This page explains the standard rules around deductions for Auto Enrolment pensions and how these will change in the future.
There is also a brief outline of some basic payroll terminology used when discussing Workplace Pensions.
By contributions, we mean the amount both the employee and employer will contribute to the employee’s pension pot. For many companies this may involve an increased cost for each employee enrolled into the pension. Below is the proposed contribution period (this may still change):
Up to Oct 2017:
Employee Tax Relief:0.2%
From 1st Oct 2017:
Employee Tax Relief:0.6%
From 1st Oct 2018:
Employee Tax Relief:1%
These percentages and dates could be subject to change. Check with the Pension’s Regulator for changes to these numbers.
Note that these contributions are based on the bare minimum employer contributions, so that as long as the ‘minimum contributions’ are met, the contributions being taken are enough. For example, the minimum employer contribution up to October 2017 is 1% and the minimum total contributions are 2%, this means the employer can choose to contribute 2% and the employee contribute 0%.
- These percentages and dates could be subject to change.
- If the employee pays income tax, the government will add money to the pension in the form of tax relief. The tax relief will be shown differently depending on the pension type being used – either a ‘Net Pay Agreement’ or a ‘Relief at Source’ . If running an ‘Net Pay Agreement’ pension, the employee will see a 1% reduction on their payslip. Running a ‘Relief at Source’ pension, the employee will see the 0.8% on the payslip and the 0.2% tax relief is added by the government.
Note that these contributions are based on the bare minimum employer contributions, so that as long as the ‘Minimum Contributions’ are met, the contributions being taken are enough. For example, the minimum employer contribution up to October 2017 is 1% and the minimum total contributions are 2%, this means the employer can choose to contribute 2% the employee contribute 0%.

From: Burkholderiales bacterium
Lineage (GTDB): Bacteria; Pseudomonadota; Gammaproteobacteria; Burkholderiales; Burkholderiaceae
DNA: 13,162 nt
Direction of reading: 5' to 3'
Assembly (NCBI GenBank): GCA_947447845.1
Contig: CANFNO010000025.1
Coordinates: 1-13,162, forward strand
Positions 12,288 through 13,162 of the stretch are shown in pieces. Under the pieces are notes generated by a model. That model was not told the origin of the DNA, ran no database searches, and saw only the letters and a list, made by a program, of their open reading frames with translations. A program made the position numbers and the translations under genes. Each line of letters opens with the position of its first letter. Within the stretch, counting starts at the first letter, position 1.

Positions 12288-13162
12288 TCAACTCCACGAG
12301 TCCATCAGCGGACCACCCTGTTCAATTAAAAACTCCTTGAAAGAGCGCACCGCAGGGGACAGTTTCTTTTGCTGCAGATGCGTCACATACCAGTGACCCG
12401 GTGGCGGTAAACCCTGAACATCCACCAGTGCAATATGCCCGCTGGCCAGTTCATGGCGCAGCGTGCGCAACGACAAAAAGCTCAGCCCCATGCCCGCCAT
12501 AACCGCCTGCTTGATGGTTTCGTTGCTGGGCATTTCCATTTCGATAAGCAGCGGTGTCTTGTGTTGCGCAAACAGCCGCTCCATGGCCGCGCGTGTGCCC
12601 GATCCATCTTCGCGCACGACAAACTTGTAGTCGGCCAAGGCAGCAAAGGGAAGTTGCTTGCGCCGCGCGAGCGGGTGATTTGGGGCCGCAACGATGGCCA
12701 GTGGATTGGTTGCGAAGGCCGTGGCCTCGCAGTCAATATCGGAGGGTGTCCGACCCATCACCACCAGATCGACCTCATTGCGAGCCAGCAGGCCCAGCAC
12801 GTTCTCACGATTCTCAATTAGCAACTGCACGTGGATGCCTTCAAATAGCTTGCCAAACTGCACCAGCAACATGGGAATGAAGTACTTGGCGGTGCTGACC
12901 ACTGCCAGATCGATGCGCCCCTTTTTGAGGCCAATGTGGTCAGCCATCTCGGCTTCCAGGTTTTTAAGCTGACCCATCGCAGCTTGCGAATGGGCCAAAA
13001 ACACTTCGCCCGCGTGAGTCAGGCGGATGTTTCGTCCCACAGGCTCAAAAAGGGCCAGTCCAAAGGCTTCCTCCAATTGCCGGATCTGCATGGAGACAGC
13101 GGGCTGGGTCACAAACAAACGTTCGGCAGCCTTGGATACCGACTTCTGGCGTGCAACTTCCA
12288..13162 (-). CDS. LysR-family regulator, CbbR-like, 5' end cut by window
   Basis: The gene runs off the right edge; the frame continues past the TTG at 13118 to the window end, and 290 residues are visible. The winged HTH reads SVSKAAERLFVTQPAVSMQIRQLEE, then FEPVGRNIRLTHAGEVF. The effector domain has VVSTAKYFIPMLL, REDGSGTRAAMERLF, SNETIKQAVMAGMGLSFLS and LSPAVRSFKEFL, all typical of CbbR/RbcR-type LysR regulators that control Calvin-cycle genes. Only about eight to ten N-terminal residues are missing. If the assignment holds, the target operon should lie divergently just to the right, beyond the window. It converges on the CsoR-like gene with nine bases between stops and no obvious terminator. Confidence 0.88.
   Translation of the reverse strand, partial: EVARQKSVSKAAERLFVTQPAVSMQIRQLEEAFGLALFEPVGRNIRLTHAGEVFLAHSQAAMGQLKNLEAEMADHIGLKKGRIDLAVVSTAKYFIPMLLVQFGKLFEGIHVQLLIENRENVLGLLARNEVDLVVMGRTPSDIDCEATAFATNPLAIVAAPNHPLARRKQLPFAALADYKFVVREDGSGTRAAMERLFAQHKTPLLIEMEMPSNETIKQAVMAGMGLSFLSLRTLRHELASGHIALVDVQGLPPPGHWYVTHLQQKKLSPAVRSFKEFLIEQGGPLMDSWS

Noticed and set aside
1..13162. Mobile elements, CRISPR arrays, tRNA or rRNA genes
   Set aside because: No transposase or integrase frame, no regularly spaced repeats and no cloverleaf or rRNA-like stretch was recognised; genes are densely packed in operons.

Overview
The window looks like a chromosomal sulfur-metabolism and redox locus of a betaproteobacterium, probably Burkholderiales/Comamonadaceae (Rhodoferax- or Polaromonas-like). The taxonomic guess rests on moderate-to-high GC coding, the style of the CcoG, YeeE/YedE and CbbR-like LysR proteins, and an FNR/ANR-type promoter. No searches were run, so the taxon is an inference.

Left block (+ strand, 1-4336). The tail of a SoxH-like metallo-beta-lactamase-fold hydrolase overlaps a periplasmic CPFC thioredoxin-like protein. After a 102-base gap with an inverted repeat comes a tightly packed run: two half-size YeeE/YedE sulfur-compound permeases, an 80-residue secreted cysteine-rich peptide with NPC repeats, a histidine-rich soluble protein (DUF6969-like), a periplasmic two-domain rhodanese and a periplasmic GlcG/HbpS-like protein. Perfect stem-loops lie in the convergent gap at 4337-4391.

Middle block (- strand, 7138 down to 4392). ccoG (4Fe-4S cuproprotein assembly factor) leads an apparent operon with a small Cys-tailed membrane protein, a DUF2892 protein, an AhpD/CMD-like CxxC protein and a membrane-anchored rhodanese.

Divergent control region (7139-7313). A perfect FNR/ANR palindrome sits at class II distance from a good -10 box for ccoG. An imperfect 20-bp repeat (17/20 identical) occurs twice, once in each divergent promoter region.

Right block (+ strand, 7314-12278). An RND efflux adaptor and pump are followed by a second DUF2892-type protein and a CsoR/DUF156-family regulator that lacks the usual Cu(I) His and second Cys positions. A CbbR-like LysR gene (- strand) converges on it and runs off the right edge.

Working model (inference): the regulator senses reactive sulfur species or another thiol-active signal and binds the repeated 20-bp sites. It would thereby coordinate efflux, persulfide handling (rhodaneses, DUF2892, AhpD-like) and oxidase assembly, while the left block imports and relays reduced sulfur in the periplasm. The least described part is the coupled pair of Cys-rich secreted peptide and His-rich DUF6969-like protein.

This is the term used to describe the changes to pensions, where companies will automatically enrol eligible jobholders into a qualifying work place pension scheme.
This is the pension scheme setup for your retirement that’s arranged by the employer. Both the employee and employer can contribute.
This would be the date by which, companies should start enrolling eligible jobholders into a qualifying pension scheme.
Employers can postpone their staging date but only under certain circumstances. Postponement allows employers to avoid difficult pro-rata calculations for pension contribution deductions. It can also avoid issues relating to refunding of contributions due to people opting out in a different tax year to the one in which the deduction was made. If you are unsure about whether to use postponement, speak with the pensions regulator of your payroll software provider.
This is what both the employee and employer will pay into the employees’ pension pot. Qualifying Earnings: These are earnings used to identify if an employee is an eligible or non-eligible jobholder and the level of pension contributions. This includes: basic pay, wages, salary, bonuses, overtime, commission and any maternity/paternity/adoption/sick pay.
Employees who qualify for auto enrolment or who have been automatically enrolled can choose to opt-out of the pensions if they so wish.
Certain employees can choose to opt-in to the pension unless they are already an active member of a qualifying pension scheme.
Net Pay Agreement and Relief at Source:
These refer to the employee tax relief on the pension.
A Net Pay Arrangement pension means the employee will see a reduction on their payslip.
A Relief at Source pension means the employee will see the smaller reduction on the payslip and another amount of tax relief is added by the government.
The Pensions Regulator:
They are the UK regulator of work based pensions. They are responsible for auditing companies ensuring that employers are compliant with auto enrolment.
Pensions Regulator Website
The National Employment Savings Trust is a pension provider available to all employers who want to use the service. They offer a pension scheme designed for automatic enrolment that any UK employer can use to meet their new workplace pension duties, no matter what the size of the organisation.